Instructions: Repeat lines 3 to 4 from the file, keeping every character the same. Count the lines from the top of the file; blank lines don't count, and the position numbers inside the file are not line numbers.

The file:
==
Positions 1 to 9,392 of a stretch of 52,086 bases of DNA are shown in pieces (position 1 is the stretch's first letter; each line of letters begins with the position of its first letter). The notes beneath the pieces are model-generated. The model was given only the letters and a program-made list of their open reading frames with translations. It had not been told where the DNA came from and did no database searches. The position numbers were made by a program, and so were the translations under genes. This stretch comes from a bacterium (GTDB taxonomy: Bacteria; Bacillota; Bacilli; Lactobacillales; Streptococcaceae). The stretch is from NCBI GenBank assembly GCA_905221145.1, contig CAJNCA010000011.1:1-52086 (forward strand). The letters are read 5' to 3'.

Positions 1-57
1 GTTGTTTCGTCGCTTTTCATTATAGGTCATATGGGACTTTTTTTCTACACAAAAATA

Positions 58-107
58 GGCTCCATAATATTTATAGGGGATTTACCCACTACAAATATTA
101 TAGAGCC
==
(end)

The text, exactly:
1 GTTGTTTCGTCGCTTTTCATTATAGGTCATATGGGACTTTTTTTCTACACAAAAATA

Positions 58-107